Arthur Heinricher, Senior Vice President and Provost ad Interim at WPI adds, “We are grateful to The Council on Undergraduate Research for singling out the great work being done by WPI faculty, acknowledging the impact our approach has on preparing students for the challenges and opportunities that lie ahead.  While this award recognizes WPI’s decades of success in pioneering holistic undergraduate research and inquiry in courses and stand-alone project experiences, I think it underscores the importance of engaging students, at all levels, in research as a critical skill for the workforce of the future.  Our graduates will live in a world where innovation is demanded and practical skills must intersect with visionary thinking.”

Please join CUR and the undergraduate research community in continuing to celebrate these prestigious institutions and their achievements on June 11, 2024, from 2:00-3:30 PM ET. You can RSVP at   

NCUR 2025 to Take Place in Pittsburgh, PA

NCUR 2025 to Take Place in Pittsburgh, PA

The Council on Undergraduate Research (CUR) has selected the city of Pittsburgh to hold the 2025 National Conference on Undergraduate Research (NCUR). In partnership with Duquesne University and the Pittsburgh Council on Higher Education (PCHE), NCUR 2025 will be an opportunity for undergraduate students and their mentors from around the country and the globe to present their research, celebrate their successes, and prepare for the future.

NCUR is dedicated to promoting undergraduate research, scholarship, and creative activity in all fields of study by hosting an annual conference for students. Unlike meetings of academic professional organizations, this gathering of student scholars welcomes presenters from all institutions of higher learning and from all disciplines. Through this annual conference, NCUR creates a unique environment for the celebration and promotion of undergraduate student achievement; provides models of exemplary research, scholarship, and creative activity; and helps to improve the state of undergraduate education. Each conference hosts thousands of students from across the globe, presenting their research through posters, oral presentations, visual arts, and performances. Their faculty mentors also attend, often presenting or facilitating faculty/mentor networking sessions.

Duquesne University has been an engaged member of CUR for the last 25 years. They have leading undergraduate research programs and award-winning faculty. PCHE is a voluntary, multi-purpose consortium of eleven accredited colleges and universities in Allegheny County, Pennsylvania. The best and brightest undergraduate researchers, innovative faculty, and staff/mentors from around the globe will have prime opportunities to get involved and represent their discipline and institution at the David L. Lawrence Convention Center in Pittsburgh. To have the support of eleven thriving institutions and its leadership will be pivotal to the success of NCUR 2025.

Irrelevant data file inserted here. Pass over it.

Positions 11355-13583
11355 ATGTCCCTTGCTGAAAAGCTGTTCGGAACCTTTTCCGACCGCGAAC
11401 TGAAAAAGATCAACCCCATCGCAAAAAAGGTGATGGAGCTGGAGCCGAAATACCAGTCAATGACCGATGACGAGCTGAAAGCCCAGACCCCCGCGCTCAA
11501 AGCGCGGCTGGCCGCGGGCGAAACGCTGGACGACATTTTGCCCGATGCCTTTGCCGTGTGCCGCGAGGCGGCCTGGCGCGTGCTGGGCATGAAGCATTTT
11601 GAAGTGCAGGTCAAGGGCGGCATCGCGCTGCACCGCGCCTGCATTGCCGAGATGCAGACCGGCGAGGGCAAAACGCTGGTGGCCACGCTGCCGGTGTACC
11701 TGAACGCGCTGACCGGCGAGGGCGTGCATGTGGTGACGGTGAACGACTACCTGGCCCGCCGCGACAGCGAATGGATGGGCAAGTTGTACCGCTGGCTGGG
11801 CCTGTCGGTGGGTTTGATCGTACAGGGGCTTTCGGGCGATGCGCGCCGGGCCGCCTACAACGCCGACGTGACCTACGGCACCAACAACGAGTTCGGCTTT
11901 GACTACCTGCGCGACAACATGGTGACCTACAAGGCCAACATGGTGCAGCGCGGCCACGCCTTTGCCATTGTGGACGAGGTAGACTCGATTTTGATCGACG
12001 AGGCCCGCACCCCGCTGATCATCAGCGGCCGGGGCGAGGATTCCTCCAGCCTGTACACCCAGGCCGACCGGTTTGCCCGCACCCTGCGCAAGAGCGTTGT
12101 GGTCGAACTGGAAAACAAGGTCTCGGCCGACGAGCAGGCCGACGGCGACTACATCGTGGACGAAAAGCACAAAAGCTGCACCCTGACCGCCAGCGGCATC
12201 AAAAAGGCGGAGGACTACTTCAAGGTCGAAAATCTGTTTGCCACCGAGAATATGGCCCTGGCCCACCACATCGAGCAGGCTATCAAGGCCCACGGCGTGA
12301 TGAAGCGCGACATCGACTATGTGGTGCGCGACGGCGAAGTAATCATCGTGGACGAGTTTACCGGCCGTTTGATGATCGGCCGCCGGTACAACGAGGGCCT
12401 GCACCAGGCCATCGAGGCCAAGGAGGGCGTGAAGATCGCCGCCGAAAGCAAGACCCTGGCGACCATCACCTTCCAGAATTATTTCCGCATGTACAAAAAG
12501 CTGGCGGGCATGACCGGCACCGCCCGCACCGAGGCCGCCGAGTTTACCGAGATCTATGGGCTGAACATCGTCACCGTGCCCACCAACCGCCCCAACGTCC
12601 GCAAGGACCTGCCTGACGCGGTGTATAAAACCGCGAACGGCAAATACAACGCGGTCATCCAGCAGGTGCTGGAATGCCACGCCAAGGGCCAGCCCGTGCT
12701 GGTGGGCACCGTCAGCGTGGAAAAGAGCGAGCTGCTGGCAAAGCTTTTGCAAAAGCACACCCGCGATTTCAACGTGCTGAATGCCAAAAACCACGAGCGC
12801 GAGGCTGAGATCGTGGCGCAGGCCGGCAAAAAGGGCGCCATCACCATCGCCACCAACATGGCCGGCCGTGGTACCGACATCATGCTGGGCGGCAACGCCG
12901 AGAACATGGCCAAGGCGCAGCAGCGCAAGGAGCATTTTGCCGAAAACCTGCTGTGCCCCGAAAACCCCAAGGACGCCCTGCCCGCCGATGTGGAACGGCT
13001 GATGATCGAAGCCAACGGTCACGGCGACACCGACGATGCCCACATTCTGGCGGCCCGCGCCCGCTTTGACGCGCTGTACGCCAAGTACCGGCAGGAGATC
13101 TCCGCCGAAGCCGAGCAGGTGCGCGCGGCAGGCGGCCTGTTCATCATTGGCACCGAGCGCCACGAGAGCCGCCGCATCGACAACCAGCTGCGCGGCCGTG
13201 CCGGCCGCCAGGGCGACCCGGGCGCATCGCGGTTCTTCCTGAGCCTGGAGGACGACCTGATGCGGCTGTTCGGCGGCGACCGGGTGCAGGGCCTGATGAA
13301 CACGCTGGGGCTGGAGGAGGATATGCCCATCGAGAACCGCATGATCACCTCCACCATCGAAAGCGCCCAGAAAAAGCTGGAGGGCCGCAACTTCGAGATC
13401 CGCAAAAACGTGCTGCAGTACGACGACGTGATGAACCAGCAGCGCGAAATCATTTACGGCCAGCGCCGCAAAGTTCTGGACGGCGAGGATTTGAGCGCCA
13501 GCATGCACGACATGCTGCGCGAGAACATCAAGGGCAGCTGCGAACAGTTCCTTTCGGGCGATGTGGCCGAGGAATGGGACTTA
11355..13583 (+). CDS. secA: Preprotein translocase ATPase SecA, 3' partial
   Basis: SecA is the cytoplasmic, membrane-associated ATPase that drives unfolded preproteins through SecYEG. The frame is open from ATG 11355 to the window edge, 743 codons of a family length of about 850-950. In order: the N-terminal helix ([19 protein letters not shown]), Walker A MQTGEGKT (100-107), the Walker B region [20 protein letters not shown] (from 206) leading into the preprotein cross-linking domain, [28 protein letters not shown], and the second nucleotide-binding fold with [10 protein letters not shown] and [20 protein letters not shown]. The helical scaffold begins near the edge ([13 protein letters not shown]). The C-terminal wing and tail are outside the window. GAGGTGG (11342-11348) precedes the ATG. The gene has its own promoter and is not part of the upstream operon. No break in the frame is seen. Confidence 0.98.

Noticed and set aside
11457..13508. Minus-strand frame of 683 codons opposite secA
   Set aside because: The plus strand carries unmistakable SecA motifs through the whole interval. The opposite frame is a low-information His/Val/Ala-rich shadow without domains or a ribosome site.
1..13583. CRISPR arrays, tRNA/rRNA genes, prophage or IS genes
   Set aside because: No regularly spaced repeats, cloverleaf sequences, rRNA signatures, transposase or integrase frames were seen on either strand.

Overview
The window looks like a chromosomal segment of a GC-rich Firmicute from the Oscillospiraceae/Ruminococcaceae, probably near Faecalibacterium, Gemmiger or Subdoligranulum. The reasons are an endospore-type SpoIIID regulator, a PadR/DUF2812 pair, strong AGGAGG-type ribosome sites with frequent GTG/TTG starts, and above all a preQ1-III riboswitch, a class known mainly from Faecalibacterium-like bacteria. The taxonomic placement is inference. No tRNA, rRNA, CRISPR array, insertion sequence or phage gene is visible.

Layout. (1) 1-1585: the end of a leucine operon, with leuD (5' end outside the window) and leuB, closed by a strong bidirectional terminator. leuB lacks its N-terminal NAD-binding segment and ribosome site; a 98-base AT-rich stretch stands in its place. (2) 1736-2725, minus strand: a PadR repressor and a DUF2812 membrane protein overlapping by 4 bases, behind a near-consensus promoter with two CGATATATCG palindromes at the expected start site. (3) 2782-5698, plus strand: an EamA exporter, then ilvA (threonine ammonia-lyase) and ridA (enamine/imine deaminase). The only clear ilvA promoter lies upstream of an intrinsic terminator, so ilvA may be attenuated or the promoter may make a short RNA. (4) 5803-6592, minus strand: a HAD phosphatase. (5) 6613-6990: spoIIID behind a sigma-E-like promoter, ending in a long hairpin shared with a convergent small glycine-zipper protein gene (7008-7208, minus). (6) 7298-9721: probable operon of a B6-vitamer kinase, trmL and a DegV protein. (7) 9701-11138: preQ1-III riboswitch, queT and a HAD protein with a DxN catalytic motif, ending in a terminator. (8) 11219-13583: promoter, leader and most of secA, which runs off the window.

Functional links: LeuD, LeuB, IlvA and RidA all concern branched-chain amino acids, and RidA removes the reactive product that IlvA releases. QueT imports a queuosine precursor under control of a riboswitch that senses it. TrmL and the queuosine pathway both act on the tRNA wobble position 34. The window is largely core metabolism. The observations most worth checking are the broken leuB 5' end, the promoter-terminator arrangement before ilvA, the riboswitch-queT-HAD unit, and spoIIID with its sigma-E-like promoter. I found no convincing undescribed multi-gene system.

CUR Executive Officer Lindsay Currie said, “CUR is excited and grateful for the strong partnership with PCHE and Duquesne University. We will leverage the expertise of these two impactful organizations as we navigate what NCUR 2025 will bring to students, faculty, and the greater undergraduate research community. NCUR has continued to evolve since its inception in 1987 and we look forward to incorporating new offerings developed from this partnership for this professional meeting of scholars.”

“We are excited to welcome the National Conference of Undergraduate Research to Pittsburgh. This world-class event serves as a truly distinctive experience for students to share their research with an international audience,” said Duquesne University President and PCHE Board Chair, Ken Gormley. “Duquesne has a rich history of scientific and creative accomplishments and we continue to build on those successes. Our undergraduate students gain hands-on experience in the lab and out in the field early in their academic careers. Alongside our faculty, students conduct research on society’s most pressing challenges, including developing drugs to treat cancer and other diseases, addressing environmental issues, and improving ways to provide health care to our most vulnerable populations. Our summer Undergraduate Research Program is the largest of its kind in Pennsylvania and one of the most significant in the country. We look forward to growing the number of such experiences, including with our exciting, new engineering programs and the launch of our medical college, which will welcome its first class in the fall of 2024.”

Mark your calendars. NCUR 2025 will take place April 7-9, 2025. More information will be released in the coming months. If you are looking to participate in NCUR 2024, taking place in Long Beach, CA, submissions for both undergraduate research students and faculty/mentors are being accepted until December 8, 2023.